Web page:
OH! ONION OMELETTES – O FOODS FOR OVARIAN CANCER AWARENESS MONTH
Late again but this time I can blame it on my sister-in-law, the Bread Baking Babes and Lucullian’s anniversary because I had this entry ready last week! Sometimes I don’t procrastinate I am proud to say but then life just tangles it up so in reality I could just as well have procrastinated like I do usually and there wouldn’t have been much of a difference. That is actually one of the things I have learnt from life, well from my life, certain things are good to do straight away, things like difficult phone calls that just accumulate more and more agony the longer you drag it on, it’s just as well to do them immediately and as they say in Italian, via il dente-via il dolore, take away the (bad) tooth and the pain goes away. I like that. But there are so many things that you just as well can do in the last moment because either it makes no difference when they are made or something happens that just shows that it was useless to do them early! And, not to forget, I feel so much more like a good girl when I have done something late that I should have done ages ago than when I do it ahead of time and I just feel plain good about it. Is it possible to understand what I mean here, I hope so because I don’t have the time to make it much clearer, I have to go into town to get a birthday present to my favouite neighbour. After posting my entry for the O Foods for Ovarian Cancer Awareness Month event that my friend Sara of Ms.Adventures in Italy, Michelle of Bleeding Espresso and Jenn of The Left Over Queen are hosting. Might be a bit late for participating but then you can donate some money for research instead, see below for the details. Or visit the hosting blogs!
OH! ONION OMELETTINE WITH BALSAMICO AND THYME (well, they should be called frittatine with balsamico and thyme braised onions but the O theme you know…)
12 small ones
4 onions, preferably red sweet ones
2-3 tblsp good balsamic vinegar
100 ml/ 0,42 cup freshly grated parmesan
extra-virgin olive oil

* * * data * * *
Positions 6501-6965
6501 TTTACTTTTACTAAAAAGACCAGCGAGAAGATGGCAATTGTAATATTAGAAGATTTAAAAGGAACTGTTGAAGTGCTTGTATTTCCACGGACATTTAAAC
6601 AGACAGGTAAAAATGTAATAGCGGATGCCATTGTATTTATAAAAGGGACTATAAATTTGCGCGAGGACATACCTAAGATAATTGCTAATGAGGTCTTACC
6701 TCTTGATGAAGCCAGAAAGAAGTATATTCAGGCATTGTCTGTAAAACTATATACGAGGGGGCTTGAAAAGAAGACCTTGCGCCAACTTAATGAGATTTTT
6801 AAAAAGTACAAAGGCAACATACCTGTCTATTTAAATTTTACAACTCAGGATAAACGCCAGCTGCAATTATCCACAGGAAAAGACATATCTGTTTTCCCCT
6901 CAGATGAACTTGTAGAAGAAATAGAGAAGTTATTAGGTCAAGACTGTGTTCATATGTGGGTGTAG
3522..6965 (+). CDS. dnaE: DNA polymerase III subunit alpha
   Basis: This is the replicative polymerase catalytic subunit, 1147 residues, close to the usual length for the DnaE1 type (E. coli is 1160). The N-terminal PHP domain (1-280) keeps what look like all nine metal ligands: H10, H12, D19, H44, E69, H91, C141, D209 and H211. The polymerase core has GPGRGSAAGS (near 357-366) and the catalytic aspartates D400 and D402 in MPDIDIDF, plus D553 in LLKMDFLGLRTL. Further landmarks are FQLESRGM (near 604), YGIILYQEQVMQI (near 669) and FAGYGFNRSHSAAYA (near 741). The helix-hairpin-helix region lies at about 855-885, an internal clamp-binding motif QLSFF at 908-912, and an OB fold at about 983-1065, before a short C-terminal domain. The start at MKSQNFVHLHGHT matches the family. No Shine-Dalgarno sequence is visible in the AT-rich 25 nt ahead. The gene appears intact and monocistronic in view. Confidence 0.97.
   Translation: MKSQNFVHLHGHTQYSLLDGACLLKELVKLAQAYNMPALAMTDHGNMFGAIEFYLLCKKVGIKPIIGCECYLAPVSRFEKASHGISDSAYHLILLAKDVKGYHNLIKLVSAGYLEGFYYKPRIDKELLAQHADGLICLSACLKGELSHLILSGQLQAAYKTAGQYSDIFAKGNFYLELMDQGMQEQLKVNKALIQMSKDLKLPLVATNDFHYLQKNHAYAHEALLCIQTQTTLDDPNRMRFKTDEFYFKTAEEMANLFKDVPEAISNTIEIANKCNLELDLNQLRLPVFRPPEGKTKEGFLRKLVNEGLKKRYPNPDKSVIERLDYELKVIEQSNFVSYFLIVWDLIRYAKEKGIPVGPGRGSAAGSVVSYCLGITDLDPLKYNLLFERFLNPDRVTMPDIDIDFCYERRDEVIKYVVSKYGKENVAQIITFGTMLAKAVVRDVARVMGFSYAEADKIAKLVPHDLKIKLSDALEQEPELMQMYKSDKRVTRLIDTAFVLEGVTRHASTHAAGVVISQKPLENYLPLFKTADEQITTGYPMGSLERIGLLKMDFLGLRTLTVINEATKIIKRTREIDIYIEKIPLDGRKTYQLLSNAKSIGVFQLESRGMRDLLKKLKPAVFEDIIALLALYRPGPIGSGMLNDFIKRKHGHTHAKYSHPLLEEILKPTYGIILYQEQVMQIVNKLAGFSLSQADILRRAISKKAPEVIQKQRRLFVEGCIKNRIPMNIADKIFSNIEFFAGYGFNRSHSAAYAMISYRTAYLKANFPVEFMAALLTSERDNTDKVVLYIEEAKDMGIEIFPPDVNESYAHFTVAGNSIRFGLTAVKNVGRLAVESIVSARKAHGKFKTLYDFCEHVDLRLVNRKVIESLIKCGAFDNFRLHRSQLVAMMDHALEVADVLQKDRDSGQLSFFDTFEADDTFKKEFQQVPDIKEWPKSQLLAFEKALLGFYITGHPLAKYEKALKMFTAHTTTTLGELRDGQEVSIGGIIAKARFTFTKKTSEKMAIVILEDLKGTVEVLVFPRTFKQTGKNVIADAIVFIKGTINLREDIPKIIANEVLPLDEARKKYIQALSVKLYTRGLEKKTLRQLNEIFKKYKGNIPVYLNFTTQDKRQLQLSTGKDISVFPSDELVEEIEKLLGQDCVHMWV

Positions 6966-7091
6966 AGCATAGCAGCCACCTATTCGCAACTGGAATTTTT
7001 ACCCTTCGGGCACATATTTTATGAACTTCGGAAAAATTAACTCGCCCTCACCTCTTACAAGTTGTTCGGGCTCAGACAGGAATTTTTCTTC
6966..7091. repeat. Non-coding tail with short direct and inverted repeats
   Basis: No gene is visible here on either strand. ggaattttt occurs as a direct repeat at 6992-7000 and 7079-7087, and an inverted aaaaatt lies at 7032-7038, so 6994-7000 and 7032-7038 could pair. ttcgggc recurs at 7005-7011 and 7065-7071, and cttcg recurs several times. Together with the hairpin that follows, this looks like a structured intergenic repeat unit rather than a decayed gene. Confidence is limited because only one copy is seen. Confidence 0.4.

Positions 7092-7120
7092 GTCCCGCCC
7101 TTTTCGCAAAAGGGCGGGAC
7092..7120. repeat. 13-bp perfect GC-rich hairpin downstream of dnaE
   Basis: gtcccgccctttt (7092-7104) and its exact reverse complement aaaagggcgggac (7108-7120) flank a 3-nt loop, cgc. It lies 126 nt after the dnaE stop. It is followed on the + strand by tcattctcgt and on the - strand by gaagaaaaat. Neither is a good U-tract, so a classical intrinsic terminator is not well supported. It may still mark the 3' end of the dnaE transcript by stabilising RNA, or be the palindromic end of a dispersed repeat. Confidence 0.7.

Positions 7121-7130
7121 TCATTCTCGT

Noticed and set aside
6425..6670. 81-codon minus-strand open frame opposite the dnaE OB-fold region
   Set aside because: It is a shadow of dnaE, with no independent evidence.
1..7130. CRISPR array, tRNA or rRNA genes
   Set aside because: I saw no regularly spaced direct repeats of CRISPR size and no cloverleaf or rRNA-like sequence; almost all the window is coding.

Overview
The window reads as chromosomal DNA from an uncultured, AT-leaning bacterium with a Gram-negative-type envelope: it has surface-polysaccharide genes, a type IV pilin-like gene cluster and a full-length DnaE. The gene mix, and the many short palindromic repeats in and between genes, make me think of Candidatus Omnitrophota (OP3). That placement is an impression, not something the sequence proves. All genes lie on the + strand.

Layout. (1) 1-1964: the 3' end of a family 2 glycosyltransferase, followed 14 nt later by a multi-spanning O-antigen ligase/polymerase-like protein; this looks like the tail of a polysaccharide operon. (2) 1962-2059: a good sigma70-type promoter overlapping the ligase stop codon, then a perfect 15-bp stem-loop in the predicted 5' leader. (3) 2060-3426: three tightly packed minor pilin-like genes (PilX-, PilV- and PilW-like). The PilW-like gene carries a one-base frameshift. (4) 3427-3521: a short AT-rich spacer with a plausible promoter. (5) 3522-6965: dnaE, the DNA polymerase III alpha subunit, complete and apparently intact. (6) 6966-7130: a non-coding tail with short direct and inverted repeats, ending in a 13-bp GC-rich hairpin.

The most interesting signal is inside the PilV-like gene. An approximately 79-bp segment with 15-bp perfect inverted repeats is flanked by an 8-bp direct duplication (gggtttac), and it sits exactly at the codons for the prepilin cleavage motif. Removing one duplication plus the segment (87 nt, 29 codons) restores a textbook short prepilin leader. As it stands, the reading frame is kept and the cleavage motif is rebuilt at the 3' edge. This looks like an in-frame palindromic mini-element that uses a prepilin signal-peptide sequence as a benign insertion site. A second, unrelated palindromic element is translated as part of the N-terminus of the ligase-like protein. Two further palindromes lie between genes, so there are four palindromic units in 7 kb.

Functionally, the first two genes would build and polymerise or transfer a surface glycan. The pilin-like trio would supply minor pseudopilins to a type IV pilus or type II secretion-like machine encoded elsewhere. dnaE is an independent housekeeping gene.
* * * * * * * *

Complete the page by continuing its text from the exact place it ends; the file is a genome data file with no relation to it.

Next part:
– Peel and cut the onions either in thick slices or in wedges.
– Braise the onion slowly in a little olive oil. Add thyme and salt.
– Turn the onion slices but be careful not to mess them up too much.
– When the onion is soft and a little golden, add balsamic vinegar and go on braising for 2 more minutes.
– Whisk eggs, salt and parmesan quickly.
– Use muffin pans if you have, I use silicone ones, but cupcake forms are good too. Put a little olive oil in each ‘whole’ and then put 2-3 tblsp of the egg batter in each of them. Add a slice or wedge of braised onion on top.
– Bake in a pre-heated oven (175°C/350°F) for 6-8 minutes.
O Foods for Ovarian Cancer Awareness Month
September is Ovarian Cancer Awareness Month. In honor of Gina DePalma, author of Dolce Italiano: Desserts from the Babbo Kitchen and Executive Pastry Chef of Babbo Ristorante in NYC, who was recently diagnosed with ovarian cancer, Sara of Ms Adventures in Italy, Jenn of The Leftover Queen, and Michelle of Bleeding Espresso are asking you to donate to the:
Ovarian Cancer Research Fund (via FirstGiving.org)
and then, out of the goodness of your hearts and to be eligible for the O Foods for Ovarian Cancer Awareness Month Contest, please do the following:
1. Post a recipe to your blog using a food that starts or ends with the letter O (e.g., oatmeal, orange, okra, octopus, olive, onion, potato, tomato) and include this entire text box in the post;
2. If you’re not into the recipe thing, simply post this entire text box in a post on your blog to help spread the word about the event and Ovarian Cancer Awareness Month.
3. Then send your post url [along with a photo (100 x 100) if you’ve made a recipe] to ofoods[at]gmail[dot]com by 11:59 pm (Italy time) on September 30, 2008.
We will post a roundup and announce prize winners on October 3.
* 1 Recipe Prize for best “O food” concoction: $50 gift certificate to Amazon;
* 1 Awareness Prize for only publicizing event: Copy of Dolce Italiano cookbook.
From the Ovarian Cancer Research Fund:
* Ovarian cancer is the leading cause of death from gynecologic cancers in the United States and is the fifth leading cause of cancer death among U.S. women; a woman’s lifetime risk of ovarian cancer is 1 in 67.
* The American Cancer Society estimates that 21,650 women will be diagnosed with ovarian cancer in the U.S. in 2008 and about 15,520 women will die from the disease.
* The symptoms of ovarian cancer are often vague and subtle, making it difficult to diagnose. There is no effective screening test for ovarian cancer but there are tests which can detect ovarian cancer when patients are at high risk or have early symptoms.
* In spite of this patients are usually diagnosed in advanced stages and only 45% survive longer than five years. Only 19% of cases are caught before the cancer has spread beyond the ovary to the pelvic region.
* When ovarian cancer is detected and treated early on, the five-year survival rate is greater than 92%.
Please donate to the Ovarian Cancer Research Fund
and help spread the word!